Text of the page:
How is S&OE Different from S&OP?

How is S&OE Different from S&OP?

It’s long been an open question in the world of business: which is a bigger hurdle, planning or execution? As the global supply chain has become more sophisticated, however, we’ve gotten a wealth of evidence that for the majority of companies, execution is the more frequent stumbling block. In an informal poll a few years ago, Dick Ruhe at Blanchard found that 76% of the more than 300 respondents said that the most common experience at their company was "good planning and poor execution" (compared to just 4% who said "good planning and good execution", 8% who said "bad planning and bad execution", and 13% who said "bad planning and good execution"). Though these statistics don’t speak to supply chain management in particular, they do give an accurate sense of how difficult it can be to put even a well-conceived business or production plan into action.

Recent Consumer Goods reports have echoed these results, noting that, of companies polled, more than 90% reported a gap between planning and execution; among all the various strategic initiatives undertaken by these same companies, only 56% were labeled as successful. As a supply chain manager or a transport planner, it’s no doubt easy to see why this might be the case. Even shorter-term operational plans are made on a monthly or quarterly basis, and the fast pace of global supply chain events virtually ensures that some disruption will occur in that time span. When that happens, many businesses lack the agility, the flexibility, and the intra-operational visibility to make adjustments and stay on track.    

The heart of this issue has historically been that there was no established business function that dealt with the daily and weekly supply chain adjustments that are necessary to maintaining mid- to long-term plans. While Sales & Operations Planning (S&OP) covered monthly roadmaps, there was no planning function that operated at a finer level of granularity. 

Enter Sales & Operations Execution

Thankfully, a new level of organizational planning has emerged in recent years, which Gartner has termed Sales & Operations Execution (S&OE). Where S&OP drives monthly or quarterly organizational plans, S&OE’s purview is the daily and weekly demand and supply fluctuations that are inherent in the execution of any tactical plan. By monitoring real-time demand data and making adjustments to ordering strategies, inventory usage, and transport plans accordingly, S&OE adds value in the form of increased flexibility on a daily and weekly basis. Often, this takes the form of preventing overreactions to small disruptions, rather than the radically changing course each time the demand dial moves. In this way, it aids S&OP functionality by shepherding plans and initiatives through their various phases.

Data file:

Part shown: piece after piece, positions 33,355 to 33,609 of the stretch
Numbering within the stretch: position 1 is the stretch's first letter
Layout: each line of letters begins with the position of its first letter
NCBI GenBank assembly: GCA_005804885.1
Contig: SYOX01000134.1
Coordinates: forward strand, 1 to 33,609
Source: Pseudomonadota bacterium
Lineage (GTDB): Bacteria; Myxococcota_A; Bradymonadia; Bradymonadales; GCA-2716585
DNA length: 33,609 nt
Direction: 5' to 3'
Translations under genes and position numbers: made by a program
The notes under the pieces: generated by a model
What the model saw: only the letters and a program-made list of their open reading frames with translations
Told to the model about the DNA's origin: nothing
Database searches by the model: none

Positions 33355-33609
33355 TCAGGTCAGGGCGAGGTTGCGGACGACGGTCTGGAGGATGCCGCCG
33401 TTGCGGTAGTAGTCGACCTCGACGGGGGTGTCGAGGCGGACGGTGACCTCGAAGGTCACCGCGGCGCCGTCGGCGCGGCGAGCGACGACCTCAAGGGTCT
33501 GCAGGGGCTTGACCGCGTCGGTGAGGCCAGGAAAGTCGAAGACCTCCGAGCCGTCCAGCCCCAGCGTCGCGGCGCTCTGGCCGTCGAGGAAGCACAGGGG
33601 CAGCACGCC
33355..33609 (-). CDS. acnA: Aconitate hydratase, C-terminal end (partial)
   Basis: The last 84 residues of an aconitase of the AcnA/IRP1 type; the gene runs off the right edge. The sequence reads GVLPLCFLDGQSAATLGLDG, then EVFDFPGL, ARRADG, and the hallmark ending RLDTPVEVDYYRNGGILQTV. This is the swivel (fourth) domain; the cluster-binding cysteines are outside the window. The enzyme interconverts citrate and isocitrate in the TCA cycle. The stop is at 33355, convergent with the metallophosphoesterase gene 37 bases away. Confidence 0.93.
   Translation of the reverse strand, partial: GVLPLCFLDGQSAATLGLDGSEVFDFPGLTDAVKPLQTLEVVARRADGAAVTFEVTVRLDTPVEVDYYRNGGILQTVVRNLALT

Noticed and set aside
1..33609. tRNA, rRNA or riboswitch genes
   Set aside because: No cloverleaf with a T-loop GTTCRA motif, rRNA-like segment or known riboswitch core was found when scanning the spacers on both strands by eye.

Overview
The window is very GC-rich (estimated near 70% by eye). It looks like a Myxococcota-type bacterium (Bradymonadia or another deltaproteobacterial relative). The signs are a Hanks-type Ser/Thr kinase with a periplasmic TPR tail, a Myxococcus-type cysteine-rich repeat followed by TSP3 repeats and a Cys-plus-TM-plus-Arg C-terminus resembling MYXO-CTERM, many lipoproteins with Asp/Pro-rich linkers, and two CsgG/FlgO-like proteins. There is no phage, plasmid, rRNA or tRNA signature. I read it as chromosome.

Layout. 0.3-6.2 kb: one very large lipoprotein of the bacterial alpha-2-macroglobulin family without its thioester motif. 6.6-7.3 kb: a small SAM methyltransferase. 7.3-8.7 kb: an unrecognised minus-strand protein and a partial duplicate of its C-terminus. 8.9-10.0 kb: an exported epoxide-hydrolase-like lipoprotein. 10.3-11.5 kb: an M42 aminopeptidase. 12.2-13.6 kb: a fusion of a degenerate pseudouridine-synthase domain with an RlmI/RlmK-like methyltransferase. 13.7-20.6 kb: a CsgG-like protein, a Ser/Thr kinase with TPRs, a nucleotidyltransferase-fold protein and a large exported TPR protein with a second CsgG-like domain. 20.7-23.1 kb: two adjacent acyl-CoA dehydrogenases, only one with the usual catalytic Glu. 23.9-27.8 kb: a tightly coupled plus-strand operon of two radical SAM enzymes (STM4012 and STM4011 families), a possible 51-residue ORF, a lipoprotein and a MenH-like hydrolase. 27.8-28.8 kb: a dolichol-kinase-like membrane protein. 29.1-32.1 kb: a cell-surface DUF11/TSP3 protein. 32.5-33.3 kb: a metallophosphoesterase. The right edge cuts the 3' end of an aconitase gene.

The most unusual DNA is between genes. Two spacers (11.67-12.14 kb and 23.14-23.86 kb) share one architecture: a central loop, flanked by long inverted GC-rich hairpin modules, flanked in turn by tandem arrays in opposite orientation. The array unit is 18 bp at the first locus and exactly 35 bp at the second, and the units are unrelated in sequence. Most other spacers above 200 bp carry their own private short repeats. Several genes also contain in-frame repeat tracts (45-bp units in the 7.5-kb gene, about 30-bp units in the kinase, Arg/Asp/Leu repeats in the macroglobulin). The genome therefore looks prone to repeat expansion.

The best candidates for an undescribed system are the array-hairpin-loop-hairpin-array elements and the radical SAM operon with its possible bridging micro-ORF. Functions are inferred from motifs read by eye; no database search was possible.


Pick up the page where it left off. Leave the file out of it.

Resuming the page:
The Next Big Thing

We at the flexis blog have frequently touted the value of Sales & Operations Execution for the creation of a lean supply chain, and we’re certainly not the only ones who think that this new approach to disruption management will become increasingly necessary to supply chain success. Some of you may be wondering, “if this function is so powerful, why has it not emerged until just now?” The short answer is that S&OE is only made possible by the rise of Industry 4.0 systems. Because successful execution requires real-time information and a high degree of visibility, businesses must adopt a mindset of widespread connectivity and transparency, connecting disparate supply chain touchpoints into a cohesive value chain that promotes cyber-physical systems and tears down information silos. Before the era of Industry 4.0, when planners often had to use pen and paper or Excel spreadsheets to create operational roadmaps, this level of information visibility and supply stream integration was virtually impossible to achieve. 

For companies that can provide their execution processes with real-time information, Sales & Operations Execution can not only reduce volatility and add value to traditional S&OP workflows, it can also pave the way for advanced analytics integration by centralizing mission critical data, meaning that companies can benefit from:

  • More accurate demand forecasts
  • Suggested workflow improvements across the supply stream
  • Automatic scheduling of maintenance downtime and inventory replenishment orders.

Even without big data analytics, real-time demand information can have a huge impact on supply chain logistics. It can enable planners not just to reroute transport plans that have been disrupted, but to optimize freight usage and capitalize on real-time price information. By the same token, inventory usage can be made more efficient and cost effective by the knowledge that the potential for disruptive shortfalls is being closely monitored. By closing the gap between planning and execution in this way, businesses stand to gain a significant competitive advantage in a world where best laid plans often go awry.  


If you want to learn more get your Guide to Industry 4.0: